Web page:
Xanthomas most often occur in conjunction with a primary or secondary disorder of lipid metabolism. A range of metabolic disturbances has been described in association with protease inhibitors, including lipodystrophy, hyperglycemia, and hyperlipidemia. Ritonavir has been repeatedly shown to be the most common protease inhibitor to induce these metabolic abnormalities. This report highlights a case of both tuberous and tendinous xanthomata secondary to ritonavir-associated hyperlipidemia.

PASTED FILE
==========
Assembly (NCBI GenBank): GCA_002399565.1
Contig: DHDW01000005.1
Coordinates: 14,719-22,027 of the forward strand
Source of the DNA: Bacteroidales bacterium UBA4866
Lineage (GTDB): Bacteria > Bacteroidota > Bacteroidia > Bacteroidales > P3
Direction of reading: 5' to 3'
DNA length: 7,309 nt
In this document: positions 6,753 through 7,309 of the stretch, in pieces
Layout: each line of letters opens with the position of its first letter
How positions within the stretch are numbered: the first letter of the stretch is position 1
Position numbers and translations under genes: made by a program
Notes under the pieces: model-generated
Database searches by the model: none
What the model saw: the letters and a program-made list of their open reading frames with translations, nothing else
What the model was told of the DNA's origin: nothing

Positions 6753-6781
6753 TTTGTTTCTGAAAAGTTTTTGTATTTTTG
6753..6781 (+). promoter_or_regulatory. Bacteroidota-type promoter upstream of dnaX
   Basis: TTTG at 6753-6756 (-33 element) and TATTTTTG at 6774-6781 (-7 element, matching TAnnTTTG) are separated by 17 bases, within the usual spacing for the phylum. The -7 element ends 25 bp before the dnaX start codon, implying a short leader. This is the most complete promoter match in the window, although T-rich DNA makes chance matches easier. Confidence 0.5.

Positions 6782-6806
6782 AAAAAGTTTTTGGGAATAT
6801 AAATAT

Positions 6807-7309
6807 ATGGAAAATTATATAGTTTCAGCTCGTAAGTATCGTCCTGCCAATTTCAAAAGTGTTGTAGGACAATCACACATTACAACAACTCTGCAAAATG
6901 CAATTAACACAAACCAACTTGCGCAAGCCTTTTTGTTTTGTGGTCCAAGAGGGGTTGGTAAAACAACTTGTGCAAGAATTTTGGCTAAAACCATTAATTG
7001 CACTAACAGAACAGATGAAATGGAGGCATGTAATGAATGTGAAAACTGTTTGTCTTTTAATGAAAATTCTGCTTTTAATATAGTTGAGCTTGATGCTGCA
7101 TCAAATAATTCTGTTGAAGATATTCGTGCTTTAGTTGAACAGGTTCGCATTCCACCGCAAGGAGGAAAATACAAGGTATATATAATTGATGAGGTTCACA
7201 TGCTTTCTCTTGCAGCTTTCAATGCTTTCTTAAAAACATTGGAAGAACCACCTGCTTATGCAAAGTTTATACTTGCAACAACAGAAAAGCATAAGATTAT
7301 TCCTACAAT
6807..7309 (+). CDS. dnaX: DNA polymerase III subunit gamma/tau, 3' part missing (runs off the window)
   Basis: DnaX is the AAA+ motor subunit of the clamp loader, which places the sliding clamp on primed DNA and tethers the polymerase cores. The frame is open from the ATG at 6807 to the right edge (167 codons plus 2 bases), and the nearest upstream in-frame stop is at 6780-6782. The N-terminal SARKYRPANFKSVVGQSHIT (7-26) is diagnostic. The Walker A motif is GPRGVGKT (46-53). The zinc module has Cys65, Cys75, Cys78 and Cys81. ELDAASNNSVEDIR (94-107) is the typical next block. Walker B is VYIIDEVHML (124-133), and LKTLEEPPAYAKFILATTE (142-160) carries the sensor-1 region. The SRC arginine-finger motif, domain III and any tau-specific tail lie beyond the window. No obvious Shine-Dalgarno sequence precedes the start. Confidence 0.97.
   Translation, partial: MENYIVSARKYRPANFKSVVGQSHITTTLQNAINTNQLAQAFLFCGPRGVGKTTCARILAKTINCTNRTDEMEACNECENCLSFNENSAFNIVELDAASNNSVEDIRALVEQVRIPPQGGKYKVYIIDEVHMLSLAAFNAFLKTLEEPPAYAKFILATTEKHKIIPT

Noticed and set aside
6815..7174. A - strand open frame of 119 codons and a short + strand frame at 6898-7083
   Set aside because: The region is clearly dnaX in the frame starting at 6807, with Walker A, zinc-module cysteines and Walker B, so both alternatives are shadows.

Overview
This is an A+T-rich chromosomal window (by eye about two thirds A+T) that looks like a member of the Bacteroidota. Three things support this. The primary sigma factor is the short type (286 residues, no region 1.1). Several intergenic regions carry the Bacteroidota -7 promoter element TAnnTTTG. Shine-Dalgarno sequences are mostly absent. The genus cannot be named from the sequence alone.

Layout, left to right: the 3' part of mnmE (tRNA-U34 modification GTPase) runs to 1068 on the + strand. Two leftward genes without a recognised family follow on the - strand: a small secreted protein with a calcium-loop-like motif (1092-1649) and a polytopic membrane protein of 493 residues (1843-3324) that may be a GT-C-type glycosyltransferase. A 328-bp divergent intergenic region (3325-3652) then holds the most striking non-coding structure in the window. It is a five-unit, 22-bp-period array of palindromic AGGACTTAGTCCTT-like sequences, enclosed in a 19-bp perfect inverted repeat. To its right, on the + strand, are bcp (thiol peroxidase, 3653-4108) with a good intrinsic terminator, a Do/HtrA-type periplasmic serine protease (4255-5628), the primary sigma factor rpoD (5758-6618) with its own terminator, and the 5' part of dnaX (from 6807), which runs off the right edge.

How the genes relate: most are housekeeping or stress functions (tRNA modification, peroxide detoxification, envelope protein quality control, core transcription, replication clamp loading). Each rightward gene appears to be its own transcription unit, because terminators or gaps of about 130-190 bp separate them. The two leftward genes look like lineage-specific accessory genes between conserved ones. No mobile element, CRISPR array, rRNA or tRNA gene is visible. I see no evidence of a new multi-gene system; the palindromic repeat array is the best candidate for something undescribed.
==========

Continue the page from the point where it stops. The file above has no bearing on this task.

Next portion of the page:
|Original language||English (US)|
|Journal||Journal of the American Academy of Dermatology|
|Issue number||5 Suppl 1|
|Publication status||Published - Jan 1 2005|
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